Models can vary from governance structures such as formal joint committees made up of members from each participating authority, inter-authority agreements, Service Level Agreements, Lead Authority models down to a voluntary arrangement where authorities put in place local collaborative contracts involving 2 or 3 public sector organisations.
Frameworks are often used as the model for collaboration and national and regional frameworks are another example of collaboration either with “speculative” frameworks available pan public sector which carry estimated volumes or more needs-focussed regional or sub-regional frameworks that are more specific to actual needs.
Formal Shared Service – equal partners establish the arrangements, sometimes with a host authority, possibly including other services such as legal, finance, ICT etc. The service will be overseen by a Joint Committee made up of members from each Council. The service will have a presence at each Council with teams working in an agile manner.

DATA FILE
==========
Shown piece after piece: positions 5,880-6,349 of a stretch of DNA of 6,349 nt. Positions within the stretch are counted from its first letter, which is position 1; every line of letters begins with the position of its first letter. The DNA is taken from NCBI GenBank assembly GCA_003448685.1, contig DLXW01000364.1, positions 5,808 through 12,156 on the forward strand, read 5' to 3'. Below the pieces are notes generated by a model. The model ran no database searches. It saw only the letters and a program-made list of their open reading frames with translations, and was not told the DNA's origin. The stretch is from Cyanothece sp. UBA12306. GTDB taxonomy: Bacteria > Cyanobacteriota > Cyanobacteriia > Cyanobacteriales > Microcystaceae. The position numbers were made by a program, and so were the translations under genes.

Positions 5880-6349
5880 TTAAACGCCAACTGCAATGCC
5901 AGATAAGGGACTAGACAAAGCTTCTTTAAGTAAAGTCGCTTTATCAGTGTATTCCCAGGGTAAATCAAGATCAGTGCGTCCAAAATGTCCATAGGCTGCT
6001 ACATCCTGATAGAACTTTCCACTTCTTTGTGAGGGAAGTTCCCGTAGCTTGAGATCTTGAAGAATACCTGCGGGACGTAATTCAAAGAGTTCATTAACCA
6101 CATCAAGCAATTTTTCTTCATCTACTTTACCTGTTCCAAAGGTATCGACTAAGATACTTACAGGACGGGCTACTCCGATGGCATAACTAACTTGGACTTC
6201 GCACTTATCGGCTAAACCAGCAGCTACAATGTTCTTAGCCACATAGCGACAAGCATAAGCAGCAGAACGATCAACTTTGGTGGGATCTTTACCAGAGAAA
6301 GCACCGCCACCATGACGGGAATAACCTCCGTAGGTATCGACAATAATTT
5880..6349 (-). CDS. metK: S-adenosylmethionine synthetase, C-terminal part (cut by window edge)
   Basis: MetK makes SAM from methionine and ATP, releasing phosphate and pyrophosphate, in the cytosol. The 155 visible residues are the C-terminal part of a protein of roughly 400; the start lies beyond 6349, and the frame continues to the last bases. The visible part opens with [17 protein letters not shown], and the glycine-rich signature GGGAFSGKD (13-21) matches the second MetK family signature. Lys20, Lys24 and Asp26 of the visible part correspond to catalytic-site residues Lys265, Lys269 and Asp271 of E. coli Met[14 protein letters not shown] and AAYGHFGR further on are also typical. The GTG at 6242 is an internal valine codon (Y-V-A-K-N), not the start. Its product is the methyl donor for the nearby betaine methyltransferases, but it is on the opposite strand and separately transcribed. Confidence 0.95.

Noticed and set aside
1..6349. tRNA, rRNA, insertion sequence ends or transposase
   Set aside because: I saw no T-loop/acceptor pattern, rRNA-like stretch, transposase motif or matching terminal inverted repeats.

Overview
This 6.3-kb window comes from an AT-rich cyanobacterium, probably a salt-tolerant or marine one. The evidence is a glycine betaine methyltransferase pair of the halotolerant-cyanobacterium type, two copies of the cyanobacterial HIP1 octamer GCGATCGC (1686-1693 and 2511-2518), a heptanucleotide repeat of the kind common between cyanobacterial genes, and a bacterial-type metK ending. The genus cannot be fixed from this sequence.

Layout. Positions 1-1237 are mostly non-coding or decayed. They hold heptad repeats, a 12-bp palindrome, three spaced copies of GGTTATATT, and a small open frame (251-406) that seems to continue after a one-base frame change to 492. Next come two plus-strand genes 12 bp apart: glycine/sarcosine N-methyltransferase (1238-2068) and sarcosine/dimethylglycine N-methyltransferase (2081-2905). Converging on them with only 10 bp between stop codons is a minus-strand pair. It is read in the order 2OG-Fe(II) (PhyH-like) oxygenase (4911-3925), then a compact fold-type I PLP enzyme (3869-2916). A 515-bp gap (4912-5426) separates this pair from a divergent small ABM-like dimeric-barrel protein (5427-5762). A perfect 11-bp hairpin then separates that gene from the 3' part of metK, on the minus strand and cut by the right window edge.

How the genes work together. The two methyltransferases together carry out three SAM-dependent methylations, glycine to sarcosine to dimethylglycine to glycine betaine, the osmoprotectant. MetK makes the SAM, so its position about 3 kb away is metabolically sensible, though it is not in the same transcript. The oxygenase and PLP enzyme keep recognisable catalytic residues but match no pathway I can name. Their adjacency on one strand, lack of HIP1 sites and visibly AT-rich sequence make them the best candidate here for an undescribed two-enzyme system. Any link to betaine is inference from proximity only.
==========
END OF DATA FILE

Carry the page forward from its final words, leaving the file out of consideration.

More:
Informal Shared Service – underpinned by an inter-authority agreement. Under this arrangement, the authorities retain their own teams and collaborate over an agreed work programme where there are advantages to joint contracts or frameworks.
Collaborative “Hubs” – for example where a number of authorities agree to fund a unit that will facilitate collaborative contracts or frameworks using the savings and other benefits that will accrue. This can mean a “revolving” lead authority role or the unit itself may carry out the procurement exercises. A contribution towards the funding may come from “rebates” from suppliers that cover the running costs of the unit and possibly return surpluses to the participating authorities.